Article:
On this day in 1953, the Iranian Premier Mohammed Mosaddeq was overthrown and replaced by the Shah of Iran.  Mosaddeq had been elected in 1951 and one of the first acts of the Iranian Majlis (Parliament) was to nationalize the oil reserves of the country which had been leased to the Anglo-Iranian Oil Company (now know as BP).  Anglo-Iranian prevented other states from purchasing Iranian oil, claiming that it was stolen, and, since oil exports were the primary source of revenues for the government, the Iranian economy slowly declined.  By 1953, after having been rebuffed by the US for economic aid, the Iranian government turned to the Soviet Union for aid.  US President Eisenhower interpreted that request as a move toward a Communist state and he authorized the US Central Intelligence Agency (CIA) to force the Mosaddeq government from office:

“A previously excised section of an internal CIA history titled “The Battle for Iran“ released in 2013, reads: “The military coup that overthrew Mosaddeq and his National Front cabinet was carried out under CIA direction as an act of U.S. foreign policy, conceived and approved at the highest levels of government.”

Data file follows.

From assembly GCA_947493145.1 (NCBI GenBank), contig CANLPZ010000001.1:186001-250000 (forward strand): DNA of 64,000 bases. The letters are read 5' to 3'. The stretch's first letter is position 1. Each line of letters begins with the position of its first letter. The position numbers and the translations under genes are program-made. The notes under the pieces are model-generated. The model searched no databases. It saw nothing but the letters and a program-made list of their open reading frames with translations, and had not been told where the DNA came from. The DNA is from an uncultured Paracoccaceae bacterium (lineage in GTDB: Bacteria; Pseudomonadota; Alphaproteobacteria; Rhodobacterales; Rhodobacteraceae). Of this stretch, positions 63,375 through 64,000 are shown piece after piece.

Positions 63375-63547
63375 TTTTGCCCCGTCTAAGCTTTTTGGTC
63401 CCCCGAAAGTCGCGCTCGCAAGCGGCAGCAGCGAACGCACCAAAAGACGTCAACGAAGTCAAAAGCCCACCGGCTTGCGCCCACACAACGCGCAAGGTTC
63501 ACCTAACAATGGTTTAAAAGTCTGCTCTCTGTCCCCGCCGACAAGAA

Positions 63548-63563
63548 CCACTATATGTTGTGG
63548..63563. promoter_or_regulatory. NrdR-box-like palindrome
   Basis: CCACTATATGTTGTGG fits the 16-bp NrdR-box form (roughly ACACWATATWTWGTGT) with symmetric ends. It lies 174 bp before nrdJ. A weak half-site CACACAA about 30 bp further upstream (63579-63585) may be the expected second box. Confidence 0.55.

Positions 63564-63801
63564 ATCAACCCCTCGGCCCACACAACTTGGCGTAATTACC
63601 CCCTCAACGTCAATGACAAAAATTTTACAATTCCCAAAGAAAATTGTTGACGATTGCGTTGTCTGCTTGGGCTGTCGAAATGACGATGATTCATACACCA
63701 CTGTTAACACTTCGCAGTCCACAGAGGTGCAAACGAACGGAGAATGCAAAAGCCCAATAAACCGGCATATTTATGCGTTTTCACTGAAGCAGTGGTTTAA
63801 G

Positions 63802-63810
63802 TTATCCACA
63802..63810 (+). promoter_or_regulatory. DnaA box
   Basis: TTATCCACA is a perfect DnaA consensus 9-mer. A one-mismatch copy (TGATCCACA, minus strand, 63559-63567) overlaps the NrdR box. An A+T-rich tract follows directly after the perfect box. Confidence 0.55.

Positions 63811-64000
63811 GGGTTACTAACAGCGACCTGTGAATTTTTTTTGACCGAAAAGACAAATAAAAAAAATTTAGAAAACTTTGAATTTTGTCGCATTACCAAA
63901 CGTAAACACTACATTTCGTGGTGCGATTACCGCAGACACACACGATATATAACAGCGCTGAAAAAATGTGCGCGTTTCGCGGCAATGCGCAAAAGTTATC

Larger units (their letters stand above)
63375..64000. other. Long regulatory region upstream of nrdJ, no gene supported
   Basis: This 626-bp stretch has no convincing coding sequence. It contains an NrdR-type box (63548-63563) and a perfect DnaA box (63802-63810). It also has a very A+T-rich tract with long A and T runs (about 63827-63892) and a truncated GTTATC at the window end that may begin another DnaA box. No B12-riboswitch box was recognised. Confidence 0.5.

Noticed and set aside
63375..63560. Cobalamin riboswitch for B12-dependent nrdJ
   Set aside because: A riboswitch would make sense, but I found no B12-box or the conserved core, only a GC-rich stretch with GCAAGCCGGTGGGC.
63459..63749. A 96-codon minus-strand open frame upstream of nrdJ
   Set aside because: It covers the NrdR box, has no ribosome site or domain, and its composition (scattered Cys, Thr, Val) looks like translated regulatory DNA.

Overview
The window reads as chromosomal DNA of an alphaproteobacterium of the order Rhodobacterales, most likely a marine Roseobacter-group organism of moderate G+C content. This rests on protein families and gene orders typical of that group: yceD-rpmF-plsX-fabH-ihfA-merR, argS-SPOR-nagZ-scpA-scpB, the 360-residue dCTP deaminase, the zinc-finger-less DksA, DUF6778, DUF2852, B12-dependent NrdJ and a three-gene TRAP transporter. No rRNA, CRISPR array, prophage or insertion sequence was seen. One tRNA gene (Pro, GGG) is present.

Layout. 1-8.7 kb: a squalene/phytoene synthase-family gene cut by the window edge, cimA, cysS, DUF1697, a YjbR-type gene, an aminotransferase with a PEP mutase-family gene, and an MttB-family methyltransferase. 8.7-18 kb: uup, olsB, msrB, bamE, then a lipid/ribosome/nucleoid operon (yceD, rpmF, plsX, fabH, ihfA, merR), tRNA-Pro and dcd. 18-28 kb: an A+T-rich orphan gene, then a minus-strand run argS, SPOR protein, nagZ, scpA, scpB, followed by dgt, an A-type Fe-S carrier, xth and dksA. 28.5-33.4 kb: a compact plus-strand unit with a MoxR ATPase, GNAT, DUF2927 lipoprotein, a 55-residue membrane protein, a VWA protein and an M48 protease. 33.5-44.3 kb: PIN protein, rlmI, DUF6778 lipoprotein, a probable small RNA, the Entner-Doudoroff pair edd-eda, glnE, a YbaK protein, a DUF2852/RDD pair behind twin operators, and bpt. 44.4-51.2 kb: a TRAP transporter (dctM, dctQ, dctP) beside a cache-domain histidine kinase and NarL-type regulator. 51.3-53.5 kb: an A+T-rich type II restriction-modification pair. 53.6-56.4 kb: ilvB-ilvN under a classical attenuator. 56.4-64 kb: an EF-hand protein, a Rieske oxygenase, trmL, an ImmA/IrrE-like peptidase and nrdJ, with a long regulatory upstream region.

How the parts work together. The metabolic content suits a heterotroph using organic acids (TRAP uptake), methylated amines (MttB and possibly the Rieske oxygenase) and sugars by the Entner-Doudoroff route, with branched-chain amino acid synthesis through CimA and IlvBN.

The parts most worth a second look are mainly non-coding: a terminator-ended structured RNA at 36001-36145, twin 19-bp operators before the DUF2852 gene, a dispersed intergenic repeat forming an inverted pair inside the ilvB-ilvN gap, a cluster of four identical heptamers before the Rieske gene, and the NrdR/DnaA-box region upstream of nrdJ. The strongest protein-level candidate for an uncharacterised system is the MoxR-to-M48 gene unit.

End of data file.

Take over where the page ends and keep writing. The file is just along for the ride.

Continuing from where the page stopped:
The son of the ousted Shah came to power and stayed in power until he also was overthrown by a popular revolution supporting the Ayatollah Khomeini who established the Islamic Republic of Iran in 1979.  Since that time, US-Iranian relations have been intensely hostile.  The sanctions that the US wishes to impose on the sale of Iranian oil on 4 November are remarkably similar to the legal actions taken by Anglo-Iranian–they are designed to force a change in the government by fostering discontent within the Iranian population.  One could hardly fault the Iranians for believing that the US will also plan to overthrow the government or force a regime change.  Americans may have forgotten the role of their government in 1953, but the Iranian people certainly have not.

Ayatollah Khomeini Arrives in Tehran in 1979

Iran Revolution 1979 photo 1

Posted August 19, 2018 by vferraro1971 in World Politics

18 August 2018   Leave a comment